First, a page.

Mosquitoes are a real challenge in climates with frequent rainfalls. Highly annoying for their bites that itch and sting, mosquitoes also can carry West Nile virus and other diseases.
The most basic solution is to remove and drain any standing water where mosquitoes can breed. Water that is regularly moved or rotated with a pump is less likely to harbor mosquito eggs. Children's swimming pools, open buckets, tires, cans, and clogged gutters should all be emptied at least weekly.
If you have standing water that can't be removed, buy larvicide products with a biological control to dunk into the water on a regular basis.
You can try mechanical products such as bug zappers and other electronic devices, but research indicates they may kill more beneficial insects than pests and may not work well. Electric or propane suction traps can work under the right conditions, but depending upon their placement location, wind direction, and trapping efficiency, traps may actually draw more mosquitoes into an area than they catch, according to the American Mosquito Control Association. This group also warns that mosquito misting systems can have several adverse effects, including killing beneficial insects, promoting insecticide resistance, and creating risks to people, pets, and birds from extra pesticide exposure.
Citronella candles, coils, and torches help repel mosquitoes in the areas covered by the smoke, but wind can limit their effectiveness.
Be aware that "natural" bug sprays or plant-based insect repellents are still formed with chemicals.
The Centers for Disease Control has studied repellents and found these products (and others not listed) provide "reasonably long-lasting protection" using the following active ingredients:
DEET. Products containing DEET include Off!, Cutter, Sawyer, and Ultrathon.
Picaridin. Products containing picaridin include Cutter Advanced and Skin So Soft Bug Guard Plus.
Oil of lemon eucalyptus (OLE) or PMD. Products containing OLE and PMD include Repel and Off! Botanicals. Pure oil of lemon eucalyptus (essential oil not formulated as a repellent) is not recommended as it has not undergone similar, validated testing for safety and efficacy and is not registered with EPA as an insect repellent.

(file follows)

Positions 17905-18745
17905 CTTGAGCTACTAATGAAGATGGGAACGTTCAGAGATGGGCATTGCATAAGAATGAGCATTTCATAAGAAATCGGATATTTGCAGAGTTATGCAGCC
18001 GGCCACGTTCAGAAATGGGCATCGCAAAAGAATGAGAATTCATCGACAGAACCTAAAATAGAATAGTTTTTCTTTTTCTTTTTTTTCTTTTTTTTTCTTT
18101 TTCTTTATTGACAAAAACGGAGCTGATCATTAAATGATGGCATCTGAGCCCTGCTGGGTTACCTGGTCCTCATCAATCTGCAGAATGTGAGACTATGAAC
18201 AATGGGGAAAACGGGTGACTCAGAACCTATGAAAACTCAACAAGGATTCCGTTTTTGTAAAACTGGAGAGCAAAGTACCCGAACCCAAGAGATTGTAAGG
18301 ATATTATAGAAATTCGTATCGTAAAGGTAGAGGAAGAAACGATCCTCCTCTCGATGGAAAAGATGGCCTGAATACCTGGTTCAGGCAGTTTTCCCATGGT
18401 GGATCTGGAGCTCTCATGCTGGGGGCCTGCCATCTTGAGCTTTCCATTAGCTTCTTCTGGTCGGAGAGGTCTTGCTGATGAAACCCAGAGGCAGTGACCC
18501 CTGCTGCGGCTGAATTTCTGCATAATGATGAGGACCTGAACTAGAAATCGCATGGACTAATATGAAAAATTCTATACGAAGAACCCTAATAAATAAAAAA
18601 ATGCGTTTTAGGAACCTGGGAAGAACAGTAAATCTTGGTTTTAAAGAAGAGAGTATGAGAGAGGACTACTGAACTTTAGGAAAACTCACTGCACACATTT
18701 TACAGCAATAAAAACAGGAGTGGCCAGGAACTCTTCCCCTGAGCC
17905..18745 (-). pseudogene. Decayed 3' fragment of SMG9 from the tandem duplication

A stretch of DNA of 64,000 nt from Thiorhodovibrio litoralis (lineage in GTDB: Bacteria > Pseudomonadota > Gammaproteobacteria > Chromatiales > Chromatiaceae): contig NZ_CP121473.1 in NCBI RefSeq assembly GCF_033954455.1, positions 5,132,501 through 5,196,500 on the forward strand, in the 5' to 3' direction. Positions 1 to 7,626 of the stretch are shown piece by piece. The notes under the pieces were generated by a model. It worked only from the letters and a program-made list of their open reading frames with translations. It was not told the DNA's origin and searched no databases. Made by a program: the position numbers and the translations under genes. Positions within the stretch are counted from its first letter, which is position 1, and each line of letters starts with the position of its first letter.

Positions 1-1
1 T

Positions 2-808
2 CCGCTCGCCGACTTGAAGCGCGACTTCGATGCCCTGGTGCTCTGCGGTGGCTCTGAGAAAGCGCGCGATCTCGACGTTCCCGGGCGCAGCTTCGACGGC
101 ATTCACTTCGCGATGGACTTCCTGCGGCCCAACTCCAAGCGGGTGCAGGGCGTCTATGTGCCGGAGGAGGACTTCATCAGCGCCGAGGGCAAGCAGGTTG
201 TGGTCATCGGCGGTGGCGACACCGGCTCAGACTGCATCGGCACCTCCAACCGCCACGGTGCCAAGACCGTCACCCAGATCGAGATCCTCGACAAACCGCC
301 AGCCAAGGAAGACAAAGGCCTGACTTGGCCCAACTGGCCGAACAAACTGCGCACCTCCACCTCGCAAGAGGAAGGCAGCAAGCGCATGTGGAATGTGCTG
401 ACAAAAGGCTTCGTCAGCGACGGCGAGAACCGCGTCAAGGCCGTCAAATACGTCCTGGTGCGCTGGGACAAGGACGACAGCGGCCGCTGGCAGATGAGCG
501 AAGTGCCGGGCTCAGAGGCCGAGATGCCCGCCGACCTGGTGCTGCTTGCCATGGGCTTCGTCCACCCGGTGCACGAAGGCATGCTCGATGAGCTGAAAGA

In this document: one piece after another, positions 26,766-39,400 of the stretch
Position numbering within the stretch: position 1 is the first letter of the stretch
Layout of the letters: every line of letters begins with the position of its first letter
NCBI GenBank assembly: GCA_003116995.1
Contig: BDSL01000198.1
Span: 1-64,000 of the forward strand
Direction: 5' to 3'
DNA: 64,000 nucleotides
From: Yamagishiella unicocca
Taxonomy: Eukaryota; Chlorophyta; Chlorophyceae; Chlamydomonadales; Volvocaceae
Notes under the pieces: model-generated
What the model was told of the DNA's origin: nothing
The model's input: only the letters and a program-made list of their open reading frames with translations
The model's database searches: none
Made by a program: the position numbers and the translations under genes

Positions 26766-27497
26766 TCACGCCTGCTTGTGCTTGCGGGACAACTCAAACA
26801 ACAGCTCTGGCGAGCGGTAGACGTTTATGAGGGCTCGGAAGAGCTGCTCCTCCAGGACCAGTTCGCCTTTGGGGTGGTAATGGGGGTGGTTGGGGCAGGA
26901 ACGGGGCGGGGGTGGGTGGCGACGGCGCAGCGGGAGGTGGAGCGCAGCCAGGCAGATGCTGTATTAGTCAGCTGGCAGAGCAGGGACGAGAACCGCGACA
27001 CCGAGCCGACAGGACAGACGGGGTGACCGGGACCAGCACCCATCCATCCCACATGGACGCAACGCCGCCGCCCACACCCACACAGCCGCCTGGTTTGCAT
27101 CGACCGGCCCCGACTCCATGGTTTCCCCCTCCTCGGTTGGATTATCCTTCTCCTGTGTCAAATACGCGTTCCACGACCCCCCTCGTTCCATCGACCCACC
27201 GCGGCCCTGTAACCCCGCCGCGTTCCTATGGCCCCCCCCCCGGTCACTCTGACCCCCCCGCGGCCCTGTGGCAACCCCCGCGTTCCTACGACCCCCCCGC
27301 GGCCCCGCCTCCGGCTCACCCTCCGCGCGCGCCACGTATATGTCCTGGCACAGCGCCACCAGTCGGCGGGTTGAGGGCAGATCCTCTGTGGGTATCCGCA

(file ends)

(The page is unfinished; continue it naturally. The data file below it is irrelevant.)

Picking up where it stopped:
IR3535. Products containing IR3535 include Skin So Soft Bug Guard Plus Expedition and SkinSmart.
Plants growing in the ground won't repel mosquitoes. However, you can rub the crushed leaves or flowers of some plants on your skin as a natural insect repellent. Test a small amount on your inner forearm for a day to be sure you don't have an allergic reaction.
Citronella grass (Cymbopogon nardus) and its cousin lemon grass (Cymbopogon citratus) contain ingredients often used in bug repellent oils and sprays. These grasses are intolerant of cold temperatures and grow year-round only in USDA Zone 10 and warmer. Grow them in full sun in well-drained soil or containers.
Catnip (Nepeta cataria) has strong insect repellent properties. Grow it in full sun in well-drained soil. It is perennial throughout most of the United States. It spreads easily, so plant it where you can contain the spread.
Other plants that may work as natural mosquito repellents, to varying degrees, include eucalyptus, lavender, basil, and garlic.
The American Academy of Pediatrics and Centers for Disease Control recommend that DEET products should not be used on children younger than 2 months.
A repellent containing 10 to 30 percent DEET that will be effective for two to five hours can be used for older children.
"Choose the lowest concentration that will provide the required length of coverage," says the AAP. "The concentration of DEET varies significantly from product to product, so read the label of any product you purchase."
Always wash off repellents when children return indoors.